Demonstration highlights Ethiopian human rights abuses


by G.A.Ponsonby

A demonstration has taken place opposite Downing Street against Ethiopian leader Meles Zenawi.

The protesters were highlighting what they claim are human rights abuses and misuse of aid under Zenawi’s rule.  Similar demonstrations were taking place across Europe and North America over this weekend.

Since March 2011, according to official Ethiopian Government figures, 121 members of the opposition have been arrested and held, many under the anti-terrorism laws Zenawi uses to help crush opposition.  Opponents put the figure at nearer 200 detained.  Many are being held at Maikelawi in Addis Ababa which is a centre well known for the use of torture.

Zenawi was the darling of the west and was courted by ex UK PM Tony Blair and George W Bush.  A Marxist, but one lauded as a new breed of African leader, he turned out to be of use to western leaders who were happy to ignore his increasingly brutal hold on Ethiopia.

Widespread opposition to Zenawi in the lead up to the Ethiopian elections in May 2005 saw hundreds of thousands take to the streets.  However during the month following the discredited election in a clampdown on the opposition, the security forces killed around 200 people, injured many more and around 3000 people were detained.

EU and other election observers complained about election fraud and many human rights organisations highlighted the abuse and possible torture of opponents to Zenawi and the ruling Ethiopian People’s Revolutionary Democratic Front (EPRDF).

During this time period, Labour leader Tony Blair took the opportunity to invite Zenawi to be his special guest at the G8 summit to be held the following month in Scotland at Gleneagles in July 2005.  He had already made Zenawi a member of his Commission on Africa.

However as time went on, it was becoming increasingly difficult for Blair and Bush to outwardly show their support for Zenawi and with threats to cut aid, Zenawi was to agree to become part of their “War against Terror”.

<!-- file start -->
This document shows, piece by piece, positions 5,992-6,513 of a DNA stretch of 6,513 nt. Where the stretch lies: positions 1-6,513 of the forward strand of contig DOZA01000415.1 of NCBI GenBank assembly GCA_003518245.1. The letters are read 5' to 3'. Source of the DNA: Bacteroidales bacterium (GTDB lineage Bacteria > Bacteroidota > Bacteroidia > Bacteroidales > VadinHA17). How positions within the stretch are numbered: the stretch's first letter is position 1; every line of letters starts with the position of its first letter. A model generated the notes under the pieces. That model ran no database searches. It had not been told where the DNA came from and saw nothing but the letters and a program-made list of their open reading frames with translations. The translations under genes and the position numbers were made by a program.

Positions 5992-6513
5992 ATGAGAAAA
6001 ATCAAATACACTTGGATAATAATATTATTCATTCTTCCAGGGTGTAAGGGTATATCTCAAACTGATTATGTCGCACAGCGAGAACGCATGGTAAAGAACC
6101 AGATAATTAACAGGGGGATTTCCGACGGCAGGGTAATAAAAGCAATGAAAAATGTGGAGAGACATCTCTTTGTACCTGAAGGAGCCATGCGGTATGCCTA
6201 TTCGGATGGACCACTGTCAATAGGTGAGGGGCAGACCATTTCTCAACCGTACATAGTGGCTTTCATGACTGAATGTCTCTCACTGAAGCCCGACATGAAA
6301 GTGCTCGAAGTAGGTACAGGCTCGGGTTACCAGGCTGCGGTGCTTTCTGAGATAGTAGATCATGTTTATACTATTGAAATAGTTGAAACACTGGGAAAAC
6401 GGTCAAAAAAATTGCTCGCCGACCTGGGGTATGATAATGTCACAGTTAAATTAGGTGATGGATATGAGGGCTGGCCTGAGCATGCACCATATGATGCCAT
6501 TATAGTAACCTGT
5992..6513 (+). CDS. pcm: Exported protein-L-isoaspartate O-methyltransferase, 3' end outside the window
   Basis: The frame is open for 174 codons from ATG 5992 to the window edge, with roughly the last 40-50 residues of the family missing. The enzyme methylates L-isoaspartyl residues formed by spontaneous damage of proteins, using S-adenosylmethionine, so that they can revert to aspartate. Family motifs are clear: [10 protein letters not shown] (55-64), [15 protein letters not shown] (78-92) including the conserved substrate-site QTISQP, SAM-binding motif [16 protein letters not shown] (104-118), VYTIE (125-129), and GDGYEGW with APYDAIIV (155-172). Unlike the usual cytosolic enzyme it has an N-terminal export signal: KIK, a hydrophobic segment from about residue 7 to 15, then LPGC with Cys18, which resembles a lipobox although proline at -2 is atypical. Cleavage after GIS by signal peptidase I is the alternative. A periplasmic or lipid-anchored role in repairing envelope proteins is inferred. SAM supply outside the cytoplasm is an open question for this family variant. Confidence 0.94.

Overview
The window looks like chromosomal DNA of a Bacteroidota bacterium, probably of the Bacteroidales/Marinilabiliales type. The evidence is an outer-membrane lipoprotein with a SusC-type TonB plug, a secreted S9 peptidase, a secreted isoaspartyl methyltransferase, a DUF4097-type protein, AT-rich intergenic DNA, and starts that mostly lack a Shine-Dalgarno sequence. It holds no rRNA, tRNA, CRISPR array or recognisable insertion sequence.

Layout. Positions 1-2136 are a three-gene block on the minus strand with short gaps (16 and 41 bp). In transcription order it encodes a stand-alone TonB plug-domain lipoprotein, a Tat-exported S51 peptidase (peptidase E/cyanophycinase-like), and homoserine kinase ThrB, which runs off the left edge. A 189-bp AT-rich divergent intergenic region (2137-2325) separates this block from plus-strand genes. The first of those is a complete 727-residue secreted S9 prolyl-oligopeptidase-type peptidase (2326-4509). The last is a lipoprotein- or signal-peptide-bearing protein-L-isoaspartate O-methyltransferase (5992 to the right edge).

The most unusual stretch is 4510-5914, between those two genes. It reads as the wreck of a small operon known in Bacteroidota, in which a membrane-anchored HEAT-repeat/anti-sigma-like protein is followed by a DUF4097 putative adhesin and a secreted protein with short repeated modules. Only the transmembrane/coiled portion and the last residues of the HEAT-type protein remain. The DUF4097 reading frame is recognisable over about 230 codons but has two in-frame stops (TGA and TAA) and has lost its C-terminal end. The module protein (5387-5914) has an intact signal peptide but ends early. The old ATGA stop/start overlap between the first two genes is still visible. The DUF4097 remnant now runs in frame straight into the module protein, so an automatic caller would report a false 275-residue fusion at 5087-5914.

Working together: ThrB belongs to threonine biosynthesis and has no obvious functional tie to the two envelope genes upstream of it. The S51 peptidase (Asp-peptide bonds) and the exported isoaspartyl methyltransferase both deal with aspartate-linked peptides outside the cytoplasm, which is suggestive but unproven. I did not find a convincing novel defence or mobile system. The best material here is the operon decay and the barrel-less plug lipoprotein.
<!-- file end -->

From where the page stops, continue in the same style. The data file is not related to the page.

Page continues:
50,000 Ethiopian troops invaded neighbouring Somalia in 2006 but soon retreated after being met with fierce defence by Somalia.  It left 20,000 Somalis dead and up to 2 million homeless.

Although the USA condemned the move by Ethiopia at the time, a later WikiLeaks cable showed that they were behind the move and may explain why the USA has given around $3 billion in aid to Ethiopia since 2007 under both the Bush and Obama administrations.

At the last election in May 2010, the EPRDF claimed to have won 99.6% of the vote in elections once more condemned by international observers.  Despite this and continuing criticism from human rights organisations, the UK Coalition Government in London has continued to support the Ethiopian Government by making Ethiopia its biggest recipient of development aid over the next 4 years at a time when it has withdrawn aid to many other nations.

According to figures from the Department for International Development, Ethiopia will receive “an average of £331 million per year until 2015.”  However many have expressed disquiet at the way this aid may be used.

In October 2010 after a 6 month study visiting 26 districts in Ethiopia, Human Rights Watch claimed that aid money was used to bribe voters in the election.  The study found food aid being withheld from those who did not support the ruling party or support to gain a university education was only given if a student was a member of the EPRDF.

Zenawi’s latest crackdown on the opposition follows recent events in Egypt and Tunisia.  Reporting of these events has been tightly controlled in Ethiopia.  This weekend, Zenawi has sent a delegation on a charm offensive to North America in a hope to try to influence the diaspora.

Facebook pages have been set up recently calling for widespread opposition to Zenawi’s rule by taking to the streets next month on 28th May which marks the 20th anniversary of him coming to power in 1991.

Zenawi is particularly concerned about the diaspora’s role in organising this protest.   It is also reported that increases to the defence budget are being made to pay for the costs associated with controlling any uprising at home.